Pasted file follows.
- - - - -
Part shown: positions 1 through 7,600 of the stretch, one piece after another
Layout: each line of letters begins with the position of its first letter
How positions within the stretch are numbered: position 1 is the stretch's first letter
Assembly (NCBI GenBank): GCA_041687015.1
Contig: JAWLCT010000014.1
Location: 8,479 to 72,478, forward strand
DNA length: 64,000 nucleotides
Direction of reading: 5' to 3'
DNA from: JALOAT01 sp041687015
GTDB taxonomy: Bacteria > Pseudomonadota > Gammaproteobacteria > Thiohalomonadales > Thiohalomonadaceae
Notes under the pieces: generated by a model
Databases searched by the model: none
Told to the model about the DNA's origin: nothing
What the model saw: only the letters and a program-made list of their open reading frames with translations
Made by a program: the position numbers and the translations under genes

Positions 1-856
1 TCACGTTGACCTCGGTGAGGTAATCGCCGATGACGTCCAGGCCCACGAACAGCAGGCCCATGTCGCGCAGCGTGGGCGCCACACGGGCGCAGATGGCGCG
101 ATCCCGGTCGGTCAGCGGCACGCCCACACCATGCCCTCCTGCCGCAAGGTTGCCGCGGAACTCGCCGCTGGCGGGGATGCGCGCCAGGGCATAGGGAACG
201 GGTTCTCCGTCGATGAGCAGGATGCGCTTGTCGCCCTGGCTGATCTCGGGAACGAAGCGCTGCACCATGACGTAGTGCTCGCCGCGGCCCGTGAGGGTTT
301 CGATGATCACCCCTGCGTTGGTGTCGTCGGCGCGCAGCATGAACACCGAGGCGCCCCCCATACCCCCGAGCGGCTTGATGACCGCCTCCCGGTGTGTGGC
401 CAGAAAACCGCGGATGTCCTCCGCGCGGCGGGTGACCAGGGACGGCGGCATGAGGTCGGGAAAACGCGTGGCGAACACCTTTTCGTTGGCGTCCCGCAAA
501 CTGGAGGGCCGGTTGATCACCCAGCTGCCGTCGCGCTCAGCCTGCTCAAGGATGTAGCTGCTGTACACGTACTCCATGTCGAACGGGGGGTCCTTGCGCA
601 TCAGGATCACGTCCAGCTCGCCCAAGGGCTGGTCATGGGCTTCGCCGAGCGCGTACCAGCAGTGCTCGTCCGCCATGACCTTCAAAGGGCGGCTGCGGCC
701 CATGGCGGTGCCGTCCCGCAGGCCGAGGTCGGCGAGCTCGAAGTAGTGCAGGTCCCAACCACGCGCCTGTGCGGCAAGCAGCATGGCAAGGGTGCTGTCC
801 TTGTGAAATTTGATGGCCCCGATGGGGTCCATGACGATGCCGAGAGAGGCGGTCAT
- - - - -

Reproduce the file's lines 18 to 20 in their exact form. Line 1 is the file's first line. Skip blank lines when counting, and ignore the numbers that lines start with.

101 ATCCCGGTCGGTCAGCGGCACGCCCACACCATGCCCTCCTGCCGCAAGGTTGCCGCGGAACTCGCCGCTGGCGGGGATGCGCGCCAGGGCATAGGGAACG
201 GGTTCTCCGTCGATGAGCAGGATGCGCTTGTCGCCCTGGCTGATCTCGGGAACGAAGCGCTGCACCATGACGTAGTGCTCGCCGCGGCCCGTGAGGGTTT
301 CGATGATCACCCCTGCGTTGGTGTCGTCGGCGCGCAGCATGAACACCGAGGCGCCCCCCATACCCCCGAGCGGCTTGATGACCGCCTCCCGGTGTGTGGC